Such a God will be worshipped by his people. Allusions to that fact are sprinkled throughout this psalm. In verse 4, Jonah speaks of his conviction that he will again worship God in the temple. Salvation is meant to lead to this worship. Verse 9 goes further and speaks of Jonah making a song of thanksgiving (likely this psalm). He speaks of making sacrifices and fulfilling vows – things that are done in worship. Finally, Jonah is at the same place that the Gentile sailors were at the end of chapter 1. Finally, Jonah realizes that salvation is given so that God’s people will worship and give glory to their Saviour, so that they will live in the ways of the covenant!

So, where was and is God leading his people by giving Jonah this new life, this renewed relationship? We should look for the answer to this question in the bigger picture of the purpose of the book. The whole purpose of this book of Jonah is to speak prophetically to the covenant people. To convey to them a richer understanding of who God is through Jonah’s prophetic ministry to Nineveh. Through this, God wants his people to be drawn into a fuller relationship with him. In Jonah, we see God providing a fuller picture of what he is like. We see God leading his people’s understanding of him closer to the fulfillment of all the promises in Jesus Christ. In this, God’s people get a better idea of what it means to be in a relationship with God.

God is the one working through all this – working to repair the broken relationship, working to bring salvation to his people and also to the Ninevites. And so, when we apply this to our lives, we also have to keep a God-centered perspective. At one level, Jonah’s life was saved by God so that he could continue prophesying, also to the people of Nineveh. At this point in the story, we expect Jonah to do as he’s told and head for Nineveh and faithfully deliver the message. And at another level, Jonah’s life was saved so that God’s people would worship and live for him. All of this was not going to earn anybody anything from God. It was simply the natural thing to do, the expected outcome of this relationship.

From a New Testament point of view, we know that our following God’s ways is not a matter of doing our part so that God will save us. The covenant is not like that. Why not? Because the obedience that comes with the covenant is also a gift of God’s grace in our lives. When we follow God’s ways, that is the work of the Spirit in us, creating a sacrifice of thanksgiving to God for the salvation he has brought us. In fact, it is the further work of Christ in us. Think here of the teaching of Scripture summarized in Lord’s Day 32: “Christ, having redeemed us by his blood, also renews us by his Holy Spirit to be his image, so that with our whole life we may show ourselves thankful to God for his benefits, and he may be praised by us.”

What we’re talking about here is sanctification, the process by which we more and more become who we are in Christ. We usually have no trouble seeing justification as something we don’t earn. We know that God declares us right with himself only because of what Christ has done. Justification is God’s work. But with sanctification, we often can’t see that this too is God’s work in us through the Spirit.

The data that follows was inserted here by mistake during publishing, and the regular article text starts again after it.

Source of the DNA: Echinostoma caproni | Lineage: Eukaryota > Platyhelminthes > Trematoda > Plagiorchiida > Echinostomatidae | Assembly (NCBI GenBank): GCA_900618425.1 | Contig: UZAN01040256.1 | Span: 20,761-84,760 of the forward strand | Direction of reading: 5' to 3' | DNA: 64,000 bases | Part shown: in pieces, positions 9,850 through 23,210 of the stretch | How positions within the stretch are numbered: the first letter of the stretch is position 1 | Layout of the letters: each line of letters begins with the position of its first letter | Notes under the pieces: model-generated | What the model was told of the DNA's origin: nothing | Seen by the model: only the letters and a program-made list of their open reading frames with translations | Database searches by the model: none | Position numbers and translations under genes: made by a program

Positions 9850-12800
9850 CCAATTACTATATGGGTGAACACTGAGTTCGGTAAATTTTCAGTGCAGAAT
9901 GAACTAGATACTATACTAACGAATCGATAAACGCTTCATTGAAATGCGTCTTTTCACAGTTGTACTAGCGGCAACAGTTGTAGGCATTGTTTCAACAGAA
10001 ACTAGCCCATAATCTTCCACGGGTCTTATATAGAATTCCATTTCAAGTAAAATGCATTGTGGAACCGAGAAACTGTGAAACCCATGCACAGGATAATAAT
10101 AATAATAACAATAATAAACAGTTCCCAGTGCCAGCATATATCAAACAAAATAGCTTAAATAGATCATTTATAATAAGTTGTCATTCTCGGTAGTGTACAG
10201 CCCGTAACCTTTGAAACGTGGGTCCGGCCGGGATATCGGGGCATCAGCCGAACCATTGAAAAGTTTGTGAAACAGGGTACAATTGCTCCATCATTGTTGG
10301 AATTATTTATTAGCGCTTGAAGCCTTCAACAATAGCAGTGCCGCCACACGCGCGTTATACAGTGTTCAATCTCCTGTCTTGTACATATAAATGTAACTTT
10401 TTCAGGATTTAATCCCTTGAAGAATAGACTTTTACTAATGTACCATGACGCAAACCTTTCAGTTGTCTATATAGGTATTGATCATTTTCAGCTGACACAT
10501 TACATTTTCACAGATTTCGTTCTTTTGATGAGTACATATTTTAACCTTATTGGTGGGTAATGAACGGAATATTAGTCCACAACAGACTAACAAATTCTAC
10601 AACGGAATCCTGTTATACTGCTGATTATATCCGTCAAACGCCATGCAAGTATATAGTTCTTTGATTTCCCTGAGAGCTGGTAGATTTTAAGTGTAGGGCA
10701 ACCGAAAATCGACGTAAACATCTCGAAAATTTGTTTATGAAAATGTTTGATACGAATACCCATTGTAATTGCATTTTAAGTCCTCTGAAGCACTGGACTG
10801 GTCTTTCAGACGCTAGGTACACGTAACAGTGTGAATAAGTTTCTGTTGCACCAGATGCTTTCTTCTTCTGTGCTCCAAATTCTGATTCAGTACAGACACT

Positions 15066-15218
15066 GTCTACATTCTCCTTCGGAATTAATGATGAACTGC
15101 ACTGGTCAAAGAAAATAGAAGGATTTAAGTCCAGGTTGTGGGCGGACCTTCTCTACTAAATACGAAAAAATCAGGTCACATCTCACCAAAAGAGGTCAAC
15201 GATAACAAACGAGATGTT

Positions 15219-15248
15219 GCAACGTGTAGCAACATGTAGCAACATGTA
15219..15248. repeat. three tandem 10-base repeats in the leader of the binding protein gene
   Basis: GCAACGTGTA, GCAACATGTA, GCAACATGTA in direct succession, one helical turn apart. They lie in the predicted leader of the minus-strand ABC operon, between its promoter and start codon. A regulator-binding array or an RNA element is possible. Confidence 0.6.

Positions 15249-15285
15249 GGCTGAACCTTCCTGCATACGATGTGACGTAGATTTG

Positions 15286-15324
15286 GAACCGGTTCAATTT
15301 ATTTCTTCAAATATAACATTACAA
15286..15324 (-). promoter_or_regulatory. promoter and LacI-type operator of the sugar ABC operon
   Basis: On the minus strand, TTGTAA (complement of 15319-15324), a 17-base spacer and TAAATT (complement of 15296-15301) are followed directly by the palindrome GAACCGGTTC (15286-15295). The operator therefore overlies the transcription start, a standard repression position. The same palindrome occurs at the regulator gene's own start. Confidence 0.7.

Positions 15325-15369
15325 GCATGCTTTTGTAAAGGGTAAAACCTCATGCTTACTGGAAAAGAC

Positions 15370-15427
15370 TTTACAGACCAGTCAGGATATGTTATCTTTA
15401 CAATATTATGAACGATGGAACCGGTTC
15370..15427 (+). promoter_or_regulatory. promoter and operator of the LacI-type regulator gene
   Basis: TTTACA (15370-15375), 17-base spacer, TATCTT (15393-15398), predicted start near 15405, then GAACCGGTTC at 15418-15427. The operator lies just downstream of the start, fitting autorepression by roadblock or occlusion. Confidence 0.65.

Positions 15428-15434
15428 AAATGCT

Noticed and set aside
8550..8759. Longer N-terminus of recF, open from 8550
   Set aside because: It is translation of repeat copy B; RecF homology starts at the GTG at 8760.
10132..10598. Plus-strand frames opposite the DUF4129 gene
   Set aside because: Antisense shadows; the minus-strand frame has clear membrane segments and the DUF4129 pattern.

Keeping all that in mind, our text is a reminder that we have to keep praying for God’s undeserved, ongoing work in our lives. We have to go on praying that God will work in us, so that as long as we have life and breath, we will continue as prophets where God has placed us. God has saved us so that we will confess him, worship and give glory to him with our words and lives. God has saved us so that we will be agents for his glory, so that his name will be lifted up through us, both inside our church and outside. When we pray from our hearts for that work of the Spirit in our lives, we can be sure that God will do this work in us. Let the words of 1 Thessalonians 4:23-24 encourage you: “May God himself, the God of peace, sanctify you through and through. May your whole spirit, soul and body be kept blameless at the coming of our Lord Jesus Christ. The one who calls you is faithful and he will do it.”

Does this Scriptural teaching make God’s people spiritually lazy? No, it can never be that way. When we are redeemed by grace, we’ll naturally want to bring sacrifices of thankfulness to God. Using the Scriptures, we can outline what that thankfulness will look like (also through the preaching), but it can never become a condition of our salvation. Brothers and sisters: the obligation side of the covenant is totally misunderstood when it becomes connected with something you have to do in order to be saved. The covenant is not about a task. It is not a legal, contractual agreement anymore than your marriage is. The covenant is a relationship with Yahweh, your God. And just like with human relationships, there are expectations, there is a framework within which the relationship exists. But when love is there, you don’t look at these as legal rules, but things you do out of love and thankfulness for the other person. You shouldn’t have to earn the love of your husband or wife, or your parents, or your children. The relationship should be based on unconditional love. In Jesus Christ, the covenant of grace is the same way. In Jesus Christ, Yahweh, the LORD loves us unconditionally and promises to continue his work in us and through us to his glory. He promises to work in us so that we want to live according to the expectations of the relationship he has with us and so also live with him eternally. Brothers and sisters, this is your God – and that’s good news! AMEN.

* As a matter of courtesy please advise Dr. Wes Bredenhof, if you plan to use this sermon in a worship service.   Thank-you.